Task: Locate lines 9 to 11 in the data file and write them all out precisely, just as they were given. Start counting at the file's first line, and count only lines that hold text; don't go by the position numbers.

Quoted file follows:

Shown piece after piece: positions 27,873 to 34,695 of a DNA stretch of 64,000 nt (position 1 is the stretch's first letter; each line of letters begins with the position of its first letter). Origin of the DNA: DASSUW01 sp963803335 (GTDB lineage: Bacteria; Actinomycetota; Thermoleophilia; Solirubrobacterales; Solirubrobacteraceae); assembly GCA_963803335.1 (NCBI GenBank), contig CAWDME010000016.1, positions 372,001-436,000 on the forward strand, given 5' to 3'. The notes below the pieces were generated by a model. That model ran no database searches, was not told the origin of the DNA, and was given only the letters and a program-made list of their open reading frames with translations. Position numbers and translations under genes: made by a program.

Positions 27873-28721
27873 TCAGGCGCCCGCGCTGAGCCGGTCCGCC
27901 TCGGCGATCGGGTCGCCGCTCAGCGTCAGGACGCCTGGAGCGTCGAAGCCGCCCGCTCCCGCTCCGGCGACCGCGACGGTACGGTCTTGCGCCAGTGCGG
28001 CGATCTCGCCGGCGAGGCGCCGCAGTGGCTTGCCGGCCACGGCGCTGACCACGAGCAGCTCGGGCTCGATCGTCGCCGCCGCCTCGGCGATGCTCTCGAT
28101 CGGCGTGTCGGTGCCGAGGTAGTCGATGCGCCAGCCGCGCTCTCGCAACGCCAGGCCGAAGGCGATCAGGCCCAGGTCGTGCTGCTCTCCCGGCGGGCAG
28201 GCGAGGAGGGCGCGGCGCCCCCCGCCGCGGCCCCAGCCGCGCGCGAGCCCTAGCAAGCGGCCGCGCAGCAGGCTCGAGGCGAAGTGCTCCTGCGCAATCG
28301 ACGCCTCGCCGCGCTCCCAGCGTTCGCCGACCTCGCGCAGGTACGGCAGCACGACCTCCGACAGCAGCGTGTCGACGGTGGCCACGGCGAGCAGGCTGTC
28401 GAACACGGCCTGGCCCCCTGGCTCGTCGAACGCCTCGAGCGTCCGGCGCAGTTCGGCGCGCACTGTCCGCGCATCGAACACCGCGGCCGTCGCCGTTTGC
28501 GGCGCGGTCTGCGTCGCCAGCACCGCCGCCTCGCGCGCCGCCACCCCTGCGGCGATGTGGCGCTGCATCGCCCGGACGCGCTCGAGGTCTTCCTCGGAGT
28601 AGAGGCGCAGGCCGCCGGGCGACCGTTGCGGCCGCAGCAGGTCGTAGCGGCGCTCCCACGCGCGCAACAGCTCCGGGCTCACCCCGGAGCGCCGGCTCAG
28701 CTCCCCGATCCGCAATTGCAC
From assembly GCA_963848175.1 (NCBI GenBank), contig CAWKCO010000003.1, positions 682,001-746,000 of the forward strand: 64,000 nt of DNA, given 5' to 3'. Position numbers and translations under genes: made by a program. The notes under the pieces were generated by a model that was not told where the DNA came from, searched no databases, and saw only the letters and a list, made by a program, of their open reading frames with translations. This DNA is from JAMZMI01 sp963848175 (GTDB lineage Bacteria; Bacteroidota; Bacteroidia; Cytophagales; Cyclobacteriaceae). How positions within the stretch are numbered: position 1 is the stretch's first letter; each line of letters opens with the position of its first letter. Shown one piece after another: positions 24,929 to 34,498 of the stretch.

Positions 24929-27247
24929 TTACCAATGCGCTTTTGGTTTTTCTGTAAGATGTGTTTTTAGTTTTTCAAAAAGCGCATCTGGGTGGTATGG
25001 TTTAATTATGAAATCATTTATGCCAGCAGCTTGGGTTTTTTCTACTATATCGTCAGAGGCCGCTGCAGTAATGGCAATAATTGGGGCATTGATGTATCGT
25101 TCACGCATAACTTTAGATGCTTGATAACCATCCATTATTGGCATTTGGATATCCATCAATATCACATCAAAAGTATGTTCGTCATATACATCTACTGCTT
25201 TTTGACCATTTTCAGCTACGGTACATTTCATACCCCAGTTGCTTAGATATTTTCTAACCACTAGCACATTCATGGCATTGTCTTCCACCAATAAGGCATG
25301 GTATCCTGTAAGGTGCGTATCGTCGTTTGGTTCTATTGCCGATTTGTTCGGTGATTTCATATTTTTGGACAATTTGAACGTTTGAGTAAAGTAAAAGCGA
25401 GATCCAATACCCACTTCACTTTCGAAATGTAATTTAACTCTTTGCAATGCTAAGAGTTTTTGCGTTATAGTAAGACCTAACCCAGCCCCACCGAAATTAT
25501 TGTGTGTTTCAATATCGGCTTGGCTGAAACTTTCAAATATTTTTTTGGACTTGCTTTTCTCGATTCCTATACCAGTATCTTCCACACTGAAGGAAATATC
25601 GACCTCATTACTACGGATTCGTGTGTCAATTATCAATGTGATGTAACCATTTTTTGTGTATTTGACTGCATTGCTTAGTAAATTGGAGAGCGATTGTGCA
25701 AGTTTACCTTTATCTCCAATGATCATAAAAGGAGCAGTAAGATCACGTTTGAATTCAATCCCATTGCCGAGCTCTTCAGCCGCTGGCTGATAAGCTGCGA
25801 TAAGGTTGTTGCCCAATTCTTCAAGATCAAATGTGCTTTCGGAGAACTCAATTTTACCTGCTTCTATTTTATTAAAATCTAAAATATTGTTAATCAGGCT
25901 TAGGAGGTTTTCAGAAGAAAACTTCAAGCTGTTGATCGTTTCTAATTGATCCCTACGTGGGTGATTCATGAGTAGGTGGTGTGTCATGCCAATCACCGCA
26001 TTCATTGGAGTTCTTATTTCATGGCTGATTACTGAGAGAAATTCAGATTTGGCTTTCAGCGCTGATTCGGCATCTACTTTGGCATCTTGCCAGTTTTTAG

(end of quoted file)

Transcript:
28401 GAACACGGCCTGGCCCCCTGGCTCGTCGAACGCCTCGAGCGTCCGGCGCAGTTCGGCGCGCACTGTCCGCGCATCGAACACCGCGGCCGTCGCCGTTTGC
28501 GGCGCGGTCTGCGTCGCCAGCACCGCCGCCTCGCGCGCCGCCACCCCTGCGGCGATGTGGCGCTGCATCGCCCGGACGCGCTCGAGGTCTTCCTCGGAGT
28601 AGAGGCGCAGGCCGCCGGGCGACCGTTGCGGCCGCAGCAGGTCGTAGCGGCGCTCCCACGCGCGCAACAGCTCCGGGCTCACCCCGGAGCGCCGGCTCAG